Does Miami Heat Success Without Dwyane Wade Prove He's Expendable?

Ethan Sherwood StraussNBA Lead WriterNovember 20, 2012

PHOENIX, AZ - NOVEMBER 17:  Dwyane Wade #3 of the Miami Heat watches from the bench during the NBA game against the Phoenix Suns at US Airways Center on November 17, 2012 in Phoenix, Arizona. The Heat defeated the Suns 97-88. NOTE TO USER: User expressly acknowledges and agrees that, by downloading and or using this photograph, User is consenting to the terms and conditions of the Getty Images License Agreement.  (Photo by Christian Petersen/Getty Images)
Christian Petersen/Getty Images

Let me be clear: The Heat are not better off without Dwyane Wade as we know him. The fear is that some day, possibly soon, the Heat will be better off without Dwyane Wade as we HAVE known him. 

This fear was amplified when a gimpy Dwyane Wade struggled as the Heat got blown out by the Clippers, followed by Miami surprisingly besting Denver off the Mile High back-to-back last week. Teams that fly west to Colorado on the B-to-B usually disintegrate upon arrival.

Though Miami is good, and Denver is mildly disappointing this season, the win was quite unexpected. 

The Heat have a great backup plan in Wade's absence, as the spread pick-and-roll runs beautifully when orchestrated by LeBron James. With Wade out, Miami surrounds LeBron with shooters and lets him run a better version of what he did in Cleveland.

This fits with the "space and pace" philosophy that animates the Heat. The offense is predicated on slashing and shooting. Wade does the former splendidly, but he's the rare Heat player who falters at the latter skill. 

It works better than what the Cavs did, in part, because James plays power forward here, further compromising sluggish defenses. You can see in the below clip that the only reason Chris Bosh comes close to being guarded is that Wade's man sags off the three-point line.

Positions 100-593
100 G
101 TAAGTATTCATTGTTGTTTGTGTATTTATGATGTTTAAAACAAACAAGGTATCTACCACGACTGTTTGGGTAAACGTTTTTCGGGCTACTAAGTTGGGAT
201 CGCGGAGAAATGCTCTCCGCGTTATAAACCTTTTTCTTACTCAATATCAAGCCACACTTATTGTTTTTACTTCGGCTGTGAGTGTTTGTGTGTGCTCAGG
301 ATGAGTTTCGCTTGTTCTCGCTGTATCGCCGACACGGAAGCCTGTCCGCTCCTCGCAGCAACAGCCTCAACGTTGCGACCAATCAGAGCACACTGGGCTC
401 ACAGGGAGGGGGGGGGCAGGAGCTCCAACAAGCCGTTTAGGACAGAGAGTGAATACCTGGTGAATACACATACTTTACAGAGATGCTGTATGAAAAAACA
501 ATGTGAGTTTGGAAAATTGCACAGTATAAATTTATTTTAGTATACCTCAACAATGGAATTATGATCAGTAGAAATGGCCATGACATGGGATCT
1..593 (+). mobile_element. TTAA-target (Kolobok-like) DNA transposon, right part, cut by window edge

A healthy Dwyane Wade more than compensates for some of the strategic deficiencies he brings. His ability to slash, pass and convert impossible layups is quite the boost when the offense bogs down. His contribution was essential in the comeback against Indiana in last year's playoffs. 

Of course, that contribution was preceded by Bad Wade, earlier in the series. Bad Wade demonstrates that the line between genius and destructive madness is quite thin. When fully healthy and spry, Good Wade makes insanely difficult shots. 

When gimpy, these shots go begging and are revealed for the out-of-rhythm flights of madness they are. It makes Wade's approach look awkward, team-killing. And the bad shots feel all the more ill-advised because James is so efficient by comparison. 

It's been 10 years in the league and Wade has yet to develop a three-point shot. This is a must for him if he has any hopes of aging well in Miami. Kobe Bryant has shown that a 2-guard can play well into his 30s, and Wade, when healthy, is as good as there is.

D-Wade just needs to evolve his game to make that happen.

Eventually, age or injuries will block Dwyane's path to the basket. He must find another way to fit in Miami's philosophy. His next act should include better range. For now, he might not need it.

But he will soon enough.